Cajun, Jazz, R&B, Zydeco, Rock & Swamp Pop

Live Cajun Music Schedule

The Jolly Inn Cajun Dancehall: 1507 Barrow St., Houma, LA 70360; (985) 872-6114; Authentic Cajun dancehall with local-flavored food and drink featuring live dance music Friday and Sunday nights. Children welcomed. Credit cards accepted.

A'Bears Cafe: 809 Bayou Black Dr., Houma, LA 70360; (985) 872-6306; Live Cajun music during dinner on Friday nights.

Bayou Delight Restaurant: 4038 Bayou Black Dr., Houma, LA 70360; (985) 876-4879; Cajun music and dancing during dinner on Friday and Saturday nights.

Bayou Terrebonne Waterlife Museum: 7910 Park Ave., Houma, LA 70364; (985) 580-7200; Cajun band performs from 5:30 to 7 p.m. on Tuesdays.

Terrebonne Folklife Culture Center: 317 Goode St., Houma, LA 70361; (985) 873-6545; Live music on the 1st and 3rd Wednesday of the month from 5:30 to 7:30 p.m.


Rhythms of Louisiana's Bayou Country

Cajun, Jazz, R&B, Zydeco, Rock, Swamp Pop and the list goes on and on because in Houma, you’ll always find great music and an exciting nightlife. You can dance the night away in one of our lively Cajun dance halls. Don’t know how to Cajun Two-Step? Don’t worry, the locals are always ready to give you a quick lesson. After that, stop in at one of our many local lounges, bars or nightclubs and hear some of the best live music in all Louisiana. Feeling lucky? Make sure to stop in at one of our video gaming casinos, and see if the elusive Lady Luck will smile on you.

Two-time Grammy nominated musician and multiple Blues Music Awards winner Tab Benoit, a Houma native, formed Voice of the Wetlands in 2003. Voice of the Wetlands is now a nonprofit organization whose volunteers are a mixture of musicians, actors, artists and coastal erosion experts. Their mission is to educate the nation’s public on Louisiana’s coastal and cultural erosion through a series of events, including its annual music festival held in Houma in October. To date, this is the only festival that addresses Louisiana’s coastal and cultural erosion.

Cajun music is rooted in the folk music of the early French-Acadian settlers of Louisiana, but it has been influenced--and continues to influence--by many other genres of music. The original French ballads were changing even as first Acadians came here and encountered other settlers and Native Americans. Instruments were scarce at first and many songs were, therefore, sung a’capella, with hand clapping and foot stomping providing the rhythm.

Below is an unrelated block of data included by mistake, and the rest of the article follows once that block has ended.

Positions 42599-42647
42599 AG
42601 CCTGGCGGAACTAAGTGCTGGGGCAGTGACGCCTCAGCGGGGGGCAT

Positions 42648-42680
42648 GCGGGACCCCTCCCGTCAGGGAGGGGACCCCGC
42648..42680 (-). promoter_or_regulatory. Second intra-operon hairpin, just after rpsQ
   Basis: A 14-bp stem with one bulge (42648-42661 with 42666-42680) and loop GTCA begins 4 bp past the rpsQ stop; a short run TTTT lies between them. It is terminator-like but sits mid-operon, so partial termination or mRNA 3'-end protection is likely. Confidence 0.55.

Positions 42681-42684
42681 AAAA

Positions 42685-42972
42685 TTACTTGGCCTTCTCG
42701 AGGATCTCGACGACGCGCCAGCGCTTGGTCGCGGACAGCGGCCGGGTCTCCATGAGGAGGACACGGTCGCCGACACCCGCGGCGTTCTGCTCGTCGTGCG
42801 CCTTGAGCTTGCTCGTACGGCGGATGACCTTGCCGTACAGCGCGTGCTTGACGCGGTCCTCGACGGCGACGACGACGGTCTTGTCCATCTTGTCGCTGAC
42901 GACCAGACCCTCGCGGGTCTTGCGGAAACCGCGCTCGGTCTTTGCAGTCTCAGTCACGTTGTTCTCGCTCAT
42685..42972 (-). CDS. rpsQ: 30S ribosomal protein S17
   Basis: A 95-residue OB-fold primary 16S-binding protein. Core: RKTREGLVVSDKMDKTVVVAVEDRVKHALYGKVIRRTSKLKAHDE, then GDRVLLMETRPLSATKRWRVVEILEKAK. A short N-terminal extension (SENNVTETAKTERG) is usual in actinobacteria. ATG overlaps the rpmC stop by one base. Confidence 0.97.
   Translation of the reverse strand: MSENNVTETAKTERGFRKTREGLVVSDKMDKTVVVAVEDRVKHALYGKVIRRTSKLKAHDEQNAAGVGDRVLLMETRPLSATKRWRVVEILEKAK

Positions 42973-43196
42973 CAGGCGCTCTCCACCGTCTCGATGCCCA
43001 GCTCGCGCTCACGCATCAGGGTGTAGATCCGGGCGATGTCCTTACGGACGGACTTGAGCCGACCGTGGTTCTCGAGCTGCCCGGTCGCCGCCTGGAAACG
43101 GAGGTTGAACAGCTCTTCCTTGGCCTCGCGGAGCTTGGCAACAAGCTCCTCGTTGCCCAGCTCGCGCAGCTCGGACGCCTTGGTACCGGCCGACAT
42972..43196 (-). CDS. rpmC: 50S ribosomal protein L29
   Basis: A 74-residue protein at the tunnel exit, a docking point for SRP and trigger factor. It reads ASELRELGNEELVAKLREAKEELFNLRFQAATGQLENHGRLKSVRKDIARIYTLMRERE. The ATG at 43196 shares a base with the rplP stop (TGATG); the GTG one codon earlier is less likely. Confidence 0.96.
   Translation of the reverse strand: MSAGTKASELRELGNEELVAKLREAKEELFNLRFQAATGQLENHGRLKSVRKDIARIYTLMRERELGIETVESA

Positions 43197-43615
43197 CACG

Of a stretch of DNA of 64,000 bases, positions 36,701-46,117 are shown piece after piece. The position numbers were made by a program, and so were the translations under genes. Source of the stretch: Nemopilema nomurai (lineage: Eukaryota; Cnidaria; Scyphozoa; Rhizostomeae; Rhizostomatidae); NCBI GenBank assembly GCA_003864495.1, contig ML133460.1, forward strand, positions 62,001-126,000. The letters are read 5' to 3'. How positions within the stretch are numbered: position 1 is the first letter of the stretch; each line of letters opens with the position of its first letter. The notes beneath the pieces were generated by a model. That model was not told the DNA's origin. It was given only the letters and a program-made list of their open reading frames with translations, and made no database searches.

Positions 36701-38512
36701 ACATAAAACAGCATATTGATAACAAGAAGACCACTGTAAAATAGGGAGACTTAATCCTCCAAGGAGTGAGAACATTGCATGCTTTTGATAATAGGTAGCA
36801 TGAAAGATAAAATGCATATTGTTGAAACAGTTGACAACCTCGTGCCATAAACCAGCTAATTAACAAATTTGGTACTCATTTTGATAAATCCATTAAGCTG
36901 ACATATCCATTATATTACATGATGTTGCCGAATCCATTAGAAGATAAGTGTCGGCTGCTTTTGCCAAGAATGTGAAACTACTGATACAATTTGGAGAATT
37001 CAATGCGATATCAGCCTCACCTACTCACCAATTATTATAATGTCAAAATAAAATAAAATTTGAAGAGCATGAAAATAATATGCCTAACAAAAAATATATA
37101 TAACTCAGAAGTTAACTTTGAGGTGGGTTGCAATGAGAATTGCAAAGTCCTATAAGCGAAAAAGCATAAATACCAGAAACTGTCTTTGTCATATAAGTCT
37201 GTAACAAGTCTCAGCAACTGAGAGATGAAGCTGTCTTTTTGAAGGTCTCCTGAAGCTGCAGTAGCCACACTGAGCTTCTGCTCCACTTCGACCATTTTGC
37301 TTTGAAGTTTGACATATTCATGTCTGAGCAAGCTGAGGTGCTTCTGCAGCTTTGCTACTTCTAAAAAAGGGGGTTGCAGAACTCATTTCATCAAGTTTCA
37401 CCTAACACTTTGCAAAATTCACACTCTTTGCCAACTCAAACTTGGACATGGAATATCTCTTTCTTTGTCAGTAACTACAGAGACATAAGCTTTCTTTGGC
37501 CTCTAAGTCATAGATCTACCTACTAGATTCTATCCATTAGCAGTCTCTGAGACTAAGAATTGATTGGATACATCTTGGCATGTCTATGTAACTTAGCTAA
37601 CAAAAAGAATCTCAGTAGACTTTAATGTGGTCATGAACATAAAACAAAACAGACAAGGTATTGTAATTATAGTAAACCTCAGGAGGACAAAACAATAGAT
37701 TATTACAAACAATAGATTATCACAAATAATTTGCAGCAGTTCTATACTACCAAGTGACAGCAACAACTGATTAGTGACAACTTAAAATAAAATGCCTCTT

In the 1800s, the music was transformed again by new cultural influences coming into New Acadia. African music, rhythm & blues, European and Native American music were blended into the ballads for a different, richer sound. Anglo-Americans brought new fiddle tunes and some new ballads. German immigrants introduced the accordion to the regional music scene, and it was quickly adopted as its sound carried well in a crowded dance hall.

The book, Cajun Music: Origins and Development by Barry Jean Ancelet says it best

“The Acadians’ contact with these various cultures also contributed to the development of new musical styles and repertoire. From the Indians, they apparently learned a terraced singing style and new dance rhythms; from the blacks, they learned the blues, percussion techniques, a love of syncopation and improvisational singing; from the Spanish, they may have learned a few tunes, including the melody to “J’ai passe devant ta porte”...Refugees and their slaves who arrived from Saint-Dominque at the turn of the nineteenth century reinforced the African influence with a syncopated West Indian beat. The Jewish German immigrants began importing diatonic accordions...They blended these elements just as they were synthesizing the same cultures to create Cajun society.”

Cajun musicians Adam Fontenot and Amede Ardoin were innovators of the new Cajun style and were among the first to record their music. In more recent years, amplification has allowed a lighter touch with the bow to the violin. Western Swing and Bluegrass influences were incorporated into the music and musicians began singing in English. The accordion, although played at home, was not generally used on popular recordings. When Rock and Roll came along, another new sound called Swamp Pop was born.